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07-02-2018 | Artificial pancreas systems | ADA 2018 | News

Real-world MiniMed data in line with trial findings

medwireNews: Patients using the MiniMed 670G hybrid closed-loop system in the real world achieve similar glycemic control to patients who used it in the pivotal clinical trial, researchers have reported.

This also applied to patients who switched to the system directly from multiple daily injections; patients in the clinical trial had already been on insulin pump therapy for at least 6 months.

Scott Lee (Loma Linda University Medical Center, Los Angeles, California, USA) presented data from 30,337 patients with over 3 million days’ use of the MiniMed 670G (Medtronic, Northridge, California, USA), which recently had its FDA approval extended to include children as young as 7 years.

“What we know with real-world data and big datasets is you’re able to get a very heterogeneous population of patients across wide variation and practice styles with people who are actually managing the system,” he said, contrasting it to the homogenous populations that tend to be enrolled to clinical trials.

When patients were using the system in manual mode, which offers suspension of insulin in the case of impending hypoglycemia but is otherwise under the control of the user, the average time in sensor glucose range (70–180 mg/dL) was 62.1%. This improved to 70.5% when patients used the system in closed-loop mode, which makes incremental adjustments to basal insulin to achieve a target glucose level of 120 mg/dL.

Lee told delegates at the ADA’s 78th Scientific Sessions in Orlando, Florida, USA, that this was “consistent with the pivotal trial,” in which patients had a manual and closed-loop time in range of 67.1% and 72.4%, respectively. Time at less than 70 mg/dL in closed-loop mode was 3.0% and 2.1% in the clinical trial and the real-world users, respectively.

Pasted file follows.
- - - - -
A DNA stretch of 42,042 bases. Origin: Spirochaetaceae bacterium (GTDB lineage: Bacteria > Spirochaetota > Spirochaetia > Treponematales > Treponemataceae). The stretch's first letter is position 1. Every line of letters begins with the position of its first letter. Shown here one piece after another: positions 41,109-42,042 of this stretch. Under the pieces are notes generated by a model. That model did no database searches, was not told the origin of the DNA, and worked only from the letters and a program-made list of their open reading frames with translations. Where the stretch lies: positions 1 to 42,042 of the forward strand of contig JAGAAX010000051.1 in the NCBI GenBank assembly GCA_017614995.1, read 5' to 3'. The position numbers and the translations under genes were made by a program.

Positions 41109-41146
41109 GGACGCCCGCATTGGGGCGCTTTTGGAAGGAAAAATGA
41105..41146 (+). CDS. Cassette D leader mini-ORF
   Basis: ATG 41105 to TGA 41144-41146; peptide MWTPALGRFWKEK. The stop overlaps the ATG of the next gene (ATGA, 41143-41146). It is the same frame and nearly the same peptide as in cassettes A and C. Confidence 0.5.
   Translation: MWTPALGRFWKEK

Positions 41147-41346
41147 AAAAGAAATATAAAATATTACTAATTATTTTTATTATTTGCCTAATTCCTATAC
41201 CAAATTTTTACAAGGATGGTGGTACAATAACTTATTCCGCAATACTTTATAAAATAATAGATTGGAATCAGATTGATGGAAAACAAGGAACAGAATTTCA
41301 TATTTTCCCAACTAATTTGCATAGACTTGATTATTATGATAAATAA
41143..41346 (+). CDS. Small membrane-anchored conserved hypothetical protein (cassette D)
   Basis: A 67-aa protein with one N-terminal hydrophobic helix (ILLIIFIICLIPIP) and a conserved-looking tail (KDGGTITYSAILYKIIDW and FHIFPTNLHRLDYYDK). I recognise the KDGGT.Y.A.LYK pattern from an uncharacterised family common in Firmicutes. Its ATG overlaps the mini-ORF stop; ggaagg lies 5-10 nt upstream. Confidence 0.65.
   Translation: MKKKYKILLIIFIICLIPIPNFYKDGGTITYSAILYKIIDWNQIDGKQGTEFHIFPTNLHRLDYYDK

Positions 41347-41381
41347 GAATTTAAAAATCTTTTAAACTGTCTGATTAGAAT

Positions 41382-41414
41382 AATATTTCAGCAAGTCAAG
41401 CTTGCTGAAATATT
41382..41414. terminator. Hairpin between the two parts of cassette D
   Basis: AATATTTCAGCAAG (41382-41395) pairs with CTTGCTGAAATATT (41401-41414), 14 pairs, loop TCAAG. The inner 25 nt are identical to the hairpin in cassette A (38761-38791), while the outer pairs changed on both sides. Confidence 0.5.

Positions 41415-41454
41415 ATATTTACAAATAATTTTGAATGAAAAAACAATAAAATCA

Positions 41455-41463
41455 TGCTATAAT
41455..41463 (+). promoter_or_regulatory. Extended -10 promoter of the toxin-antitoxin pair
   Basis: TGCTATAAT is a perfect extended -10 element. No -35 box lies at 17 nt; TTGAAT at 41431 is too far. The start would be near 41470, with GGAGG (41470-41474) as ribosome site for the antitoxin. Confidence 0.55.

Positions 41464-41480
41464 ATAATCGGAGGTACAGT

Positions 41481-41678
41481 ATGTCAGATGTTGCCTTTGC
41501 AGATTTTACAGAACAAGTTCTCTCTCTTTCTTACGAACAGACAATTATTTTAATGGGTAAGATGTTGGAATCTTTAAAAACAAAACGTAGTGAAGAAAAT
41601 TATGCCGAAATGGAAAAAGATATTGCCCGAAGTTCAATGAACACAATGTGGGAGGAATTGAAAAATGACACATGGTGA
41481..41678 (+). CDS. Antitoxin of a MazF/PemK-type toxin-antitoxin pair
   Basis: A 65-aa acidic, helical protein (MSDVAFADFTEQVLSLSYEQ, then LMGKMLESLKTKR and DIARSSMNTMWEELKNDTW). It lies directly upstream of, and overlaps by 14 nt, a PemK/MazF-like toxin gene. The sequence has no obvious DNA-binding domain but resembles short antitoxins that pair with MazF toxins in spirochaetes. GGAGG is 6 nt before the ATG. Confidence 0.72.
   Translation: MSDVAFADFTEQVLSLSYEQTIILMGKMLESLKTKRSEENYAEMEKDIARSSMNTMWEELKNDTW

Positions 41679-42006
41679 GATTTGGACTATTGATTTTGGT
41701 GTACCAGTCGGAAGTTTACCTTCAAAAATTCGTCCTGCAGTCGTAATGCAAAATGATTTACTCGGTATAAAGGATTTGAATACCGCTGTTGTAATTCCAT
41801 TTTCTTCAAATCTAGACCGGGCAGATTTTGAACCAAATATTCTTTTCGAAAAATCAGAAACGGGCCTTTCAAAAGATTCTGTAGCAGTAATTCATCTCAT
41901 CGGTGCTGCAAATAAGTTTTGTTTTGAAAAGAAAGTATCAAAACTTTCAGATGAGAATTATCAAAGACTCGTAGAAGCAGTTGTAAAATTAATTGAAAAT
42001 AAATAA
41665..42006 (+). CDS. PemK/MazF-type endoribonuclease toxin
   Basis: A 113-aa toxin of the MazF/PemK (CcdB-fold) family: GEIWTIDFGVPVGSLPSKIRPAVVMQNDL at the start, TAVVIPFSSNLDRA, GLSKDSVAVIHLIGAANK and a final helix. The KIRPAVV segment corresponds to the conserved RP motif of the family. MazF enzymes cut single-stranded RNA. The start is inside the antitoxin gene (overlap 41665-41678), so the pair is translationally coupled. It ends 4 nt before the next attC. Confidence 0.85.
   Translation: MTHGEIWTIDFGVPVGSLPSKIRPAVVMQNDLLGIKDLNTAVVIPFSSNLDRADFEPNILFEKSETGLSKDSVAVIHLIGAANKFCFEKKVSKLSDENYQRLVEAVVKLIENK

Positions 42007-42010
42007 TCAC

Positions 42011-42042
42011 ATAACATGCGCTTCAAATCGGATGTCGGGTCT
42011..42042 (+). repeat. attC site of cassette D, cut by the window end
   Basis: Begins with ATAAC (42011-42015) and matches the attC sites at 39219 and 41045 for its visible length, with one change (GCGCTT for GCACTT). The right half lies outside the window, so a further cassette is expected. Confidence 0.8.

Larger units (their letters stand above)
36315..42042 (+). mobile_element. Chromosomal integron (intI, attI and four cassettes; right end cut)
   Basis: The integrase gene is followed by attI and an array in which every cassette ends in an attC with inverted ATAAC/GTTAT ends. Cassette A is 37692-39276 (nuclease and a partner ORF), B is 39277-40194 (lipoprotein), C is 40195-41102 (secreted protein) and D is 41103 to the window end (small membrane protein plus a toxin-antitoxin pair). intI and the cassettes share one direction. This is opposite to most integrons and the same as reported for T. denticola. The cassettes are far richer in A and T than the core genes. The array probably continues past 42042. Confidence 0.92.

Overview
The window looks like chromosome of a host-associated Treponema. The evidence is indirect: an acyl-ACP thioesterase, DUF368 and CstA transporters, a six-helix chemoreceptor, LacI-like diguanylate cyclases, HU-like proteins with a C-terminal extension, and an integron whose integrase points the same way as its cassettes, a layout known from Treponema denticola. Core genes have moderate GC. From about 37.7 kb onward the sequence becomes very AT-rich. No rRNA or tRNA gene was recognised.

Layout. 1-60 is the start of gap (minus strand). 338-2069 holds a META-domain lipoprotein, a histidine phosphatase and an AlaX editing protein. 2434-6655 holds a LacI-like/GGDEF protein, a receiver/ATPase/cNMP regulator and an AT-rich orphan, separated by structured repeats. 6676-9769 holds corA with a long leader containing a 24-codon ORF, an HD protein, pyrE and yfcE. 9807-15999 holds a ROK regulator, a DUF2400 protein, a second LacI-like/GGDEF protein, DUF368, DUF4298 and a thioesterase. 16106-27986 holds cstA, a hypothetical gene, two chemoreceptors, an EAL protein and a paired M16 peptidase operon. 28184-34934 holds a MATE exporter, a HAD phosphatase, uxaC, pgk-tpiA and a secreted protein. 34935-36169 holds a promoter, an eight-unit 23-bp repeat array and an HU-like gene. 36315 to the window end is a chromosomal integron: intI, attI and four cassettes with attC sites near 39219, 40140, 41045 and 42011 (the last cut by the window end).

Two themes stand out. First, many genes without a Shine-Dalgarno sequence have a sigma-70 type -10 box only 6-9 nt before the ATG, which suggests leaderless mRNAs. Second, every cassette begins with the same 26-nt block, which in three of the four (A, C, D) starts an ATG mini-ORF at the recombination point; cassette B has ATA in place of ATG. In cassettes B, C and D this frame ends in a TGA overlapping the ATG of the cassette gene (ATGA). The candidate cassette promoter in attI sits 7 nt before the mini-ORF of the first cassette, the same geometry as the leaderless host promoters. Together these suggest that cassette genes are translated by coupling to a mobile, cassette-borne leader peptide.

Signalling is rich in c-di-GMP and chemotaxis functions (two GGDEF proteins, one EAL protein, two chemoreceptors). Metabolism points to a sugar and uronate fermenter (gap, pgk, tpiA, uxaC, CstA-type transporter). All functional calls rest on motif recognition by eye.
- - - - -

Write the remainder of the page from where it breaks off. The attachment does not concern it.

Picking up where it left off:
The findings were similar for a subgroup of 241 patients who had switched to the MiniMed 670G system directly from multiple daily injections, rather than from an insulin pump. Their time in range was 65.3% in manual mode and 73.1% in closed-loop mode, and their time in hypoglycemia in closed-loop mode was 1.8%.

Lee noted that patients switching directly from injections have less “luggage” than those already using monitoring and pump technology in terms of wanting to try and control every aspect of their blood glucose levels “and for them, in some ways, it’s easier to make that transition than patients who are already on pump therapy [who] have trouble letting go and letting the system automate for its delivery.”

In all groups of patients, the improved time in range was driven mostly by a large fall in the time in hyperglycemia; for example, this fell from 35.4% to 27.3% in the total population of real-world users.

By Eleanor McDermid

medwireNews is an independent medical news service provided by Springer Healthcare. © 2018 Springer Healthcare part of the Springer Nature group

See also:

Hyperglycaemia most frequent issue with artificial pancreas use

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